...which will attempt to cherry pick those that are low health risks.

    Fortunately, Wyden's plan specifically bars insurance companies from cherry-picking customers. Under the Wyden plan, any insurance company that wishes to participate must accept all comers, cannot discriminate by price, and cannot take "pre-existing conditions" into account.

  • (Show?)

    p.s. Full disclosure: My company manages Ron's campaign and policy promotion website, Stand Tall for America.

  • Charlie (unverified)

    Kari, You are in fact correct. Ezra Klein, who is far more knowledgeable about Health Care policy than I has an article responding to exactly my objection:


    Should have researched the details of the plan before bashing it. Having looked into it it looks very promising. Best of luck to Senator Wyden in his attempts to get it passed.

  • Brian (unverified)

    I see that my senator, Lamar Alexander is in support of Senator Wyden's plan. I don't believe Tennesseans will support its own Senator for this plan. All of you should check out the history of Tenncare in Tennessee. Any government intervention is the wrong way to address healthcare. Again, check out the history on Tenncare.

    By the way, my employees pay a net of $30 a month for their healthcare (a full plan). When everyone turns their cell phone off and still can't afford healthcare I would be much more open to listening to the problems regarding affordability. Anyone with a job can afford $30 a month in premium payments. It becomes more of a choice than affordability. As an employer, I have no problem offering healthcare as a benefit.

  • trishka (unverified)

    brian, that's amazing! $30/month? wow.

    who is your insurance carrier, if you don't mind my asking.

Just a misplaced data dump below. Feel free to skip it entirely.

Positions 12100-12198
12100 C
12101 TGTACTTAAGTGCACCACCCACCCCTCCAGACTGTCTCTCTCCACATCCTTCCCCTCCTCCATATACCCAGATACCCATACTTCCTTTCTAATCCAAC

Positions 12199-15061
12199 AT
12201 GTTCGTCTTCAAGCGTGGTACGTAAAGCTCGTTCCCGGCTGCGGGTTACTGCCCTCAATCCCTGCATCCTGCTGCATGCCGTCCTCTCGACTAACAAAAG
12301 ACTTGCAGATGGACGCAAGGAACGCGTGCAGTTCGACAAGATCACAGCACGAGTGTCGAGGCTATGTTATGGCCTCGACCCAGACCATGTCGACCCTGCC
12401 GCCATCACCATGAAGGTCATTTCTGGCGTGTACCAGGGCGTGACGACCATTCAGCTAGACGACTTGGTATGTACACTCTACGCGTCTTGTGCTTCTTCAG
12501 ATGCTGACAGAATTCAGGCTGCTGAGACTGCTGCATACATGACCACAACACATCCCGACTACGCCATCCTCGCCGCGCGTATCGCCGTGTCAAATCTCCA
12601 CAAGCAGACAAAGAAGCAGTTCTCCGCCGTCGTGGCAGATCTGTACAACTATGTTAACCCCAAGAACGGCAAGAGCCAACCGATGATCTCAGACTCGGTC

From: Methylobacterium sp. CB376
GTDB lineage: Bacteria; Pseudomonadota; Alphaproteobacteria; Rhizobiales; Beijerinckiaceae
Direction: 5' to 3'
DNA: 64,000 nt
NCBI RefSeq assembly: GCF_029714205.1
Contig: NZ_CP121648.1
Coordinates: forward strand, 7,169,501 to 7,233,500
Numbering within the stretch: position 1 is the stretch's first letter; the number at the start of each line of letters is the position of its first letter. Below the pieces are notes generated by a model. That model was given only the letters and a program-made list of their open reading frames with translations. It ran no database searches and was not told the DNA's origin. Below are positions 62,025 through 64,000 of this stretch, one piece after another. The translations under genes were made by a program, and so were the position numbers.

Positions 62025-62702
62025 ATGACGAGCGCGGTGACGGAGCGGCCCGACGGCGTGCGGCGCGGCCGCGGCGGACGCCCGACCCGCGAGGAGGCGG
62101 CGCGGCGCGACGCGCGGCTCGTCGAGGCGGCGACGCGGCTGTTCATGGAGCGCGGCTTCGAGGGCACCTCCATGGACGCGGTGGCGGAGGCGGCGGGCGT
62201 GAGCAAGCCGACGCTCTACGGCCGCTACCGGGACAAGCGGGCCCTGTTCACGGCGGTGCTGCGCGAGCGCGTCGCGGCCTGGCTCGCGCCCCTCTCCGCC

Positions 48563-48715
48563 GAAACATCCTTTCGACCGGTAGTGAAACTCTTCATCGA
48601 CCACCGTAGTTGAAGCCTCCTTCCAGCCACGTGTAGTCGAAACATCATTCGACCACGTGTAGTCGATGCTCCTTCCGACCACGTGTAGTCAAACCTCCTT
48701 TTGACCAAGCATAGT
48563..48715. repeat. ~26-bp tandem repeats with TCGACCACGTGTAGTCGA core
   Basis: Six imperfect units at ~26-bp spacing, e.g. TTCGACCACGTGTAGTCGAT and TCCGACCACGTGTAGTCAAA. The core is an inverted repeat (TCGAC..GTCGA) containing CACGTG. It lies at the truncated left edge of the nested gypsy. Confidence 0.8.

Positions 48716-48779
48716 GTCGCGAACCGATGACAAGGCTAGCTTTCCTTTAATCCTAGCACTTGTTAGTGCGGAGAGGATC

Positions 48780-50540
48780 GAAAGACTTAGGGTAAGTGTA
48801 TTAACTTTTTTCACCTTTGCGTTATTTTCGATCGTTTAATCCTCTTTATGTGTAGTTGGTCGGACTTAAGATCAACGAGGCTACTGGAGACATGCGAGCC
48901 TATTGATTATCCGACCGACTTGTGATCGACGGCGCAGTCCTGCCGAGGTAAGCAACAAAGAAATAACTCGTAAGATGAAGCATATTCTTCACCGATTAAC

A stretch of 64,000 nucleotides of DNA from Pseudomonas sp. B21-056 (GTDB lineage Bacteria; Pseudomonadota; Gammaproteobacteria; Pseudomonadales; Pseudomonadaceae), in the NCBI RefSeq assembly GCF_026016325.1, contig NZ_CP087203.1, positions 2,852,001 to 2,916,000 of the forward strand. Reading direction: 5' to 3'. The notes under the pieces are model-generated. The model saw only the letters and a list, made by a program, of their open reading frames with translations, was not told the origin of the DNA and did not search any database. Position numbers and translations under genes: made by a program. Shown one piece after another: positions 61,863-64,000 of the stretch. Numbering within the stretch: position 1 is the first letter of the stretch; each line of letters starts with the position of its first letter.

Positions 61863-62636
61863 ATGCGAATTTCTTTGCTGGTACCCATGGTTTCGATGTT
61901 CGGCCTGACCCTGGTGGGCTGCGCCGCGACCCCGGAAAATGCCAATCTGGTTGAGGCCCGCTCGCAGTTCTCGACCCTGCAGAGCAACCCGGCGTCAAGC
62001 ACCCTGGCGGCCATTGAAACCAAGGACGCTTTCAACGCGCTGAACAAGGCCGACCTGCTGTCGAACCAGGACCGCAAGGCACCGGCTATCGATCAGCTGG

if everyone had the option of full coverage for only $30/month, i don't think this discussion would be happening! i know i don't know anyone who gets their insurance for that little.

  • Chris (unverified)

    The Senator's primary focus is on HEALTHcare, rather than the current system of SICKcare we are currently operating. The uninsured use emergency rooms much more frequently than the insured, where costs are nearly ten times as high. These costs are written off by hospitals and also passed on to the insurance companies. Ultimately, the healthcare costs for the sick are paid for by taxpayers and the insured. Anyone who doesn't believe that we have a form of socialized heatlhcare needs to look at the numbers.

    By opening up health insurance to a market of free choice, those uninsured will most likely seek access to affordable healthcare. A favorite line of Sen. Wyden is that American's spend enough annually on healthcare to have a doctor for every 7 people, and that doctor could make $200,000 a year.

    It is also important to note that within this competitive plan, Insurance companies will most likely develop incentives for those who practice healthy lifestyles, much like your car insurance company rewards you for taking a drivers ed course or being a good student. This has been seen in a number of Scandinavian countries who have enacted similar plans.

    HEALTHcare, not SICKcare

  • mark (unverified)

    Get rid of State run workers comp and we could go a long way towards having the money for health insurance. Hang lawyers like John Edwards that run up insurance costs. Pure and simple the dishonest people have caused the problem.

  • Brian (unverified)
    <h2>Trishka, We have a Blues Plan</h2>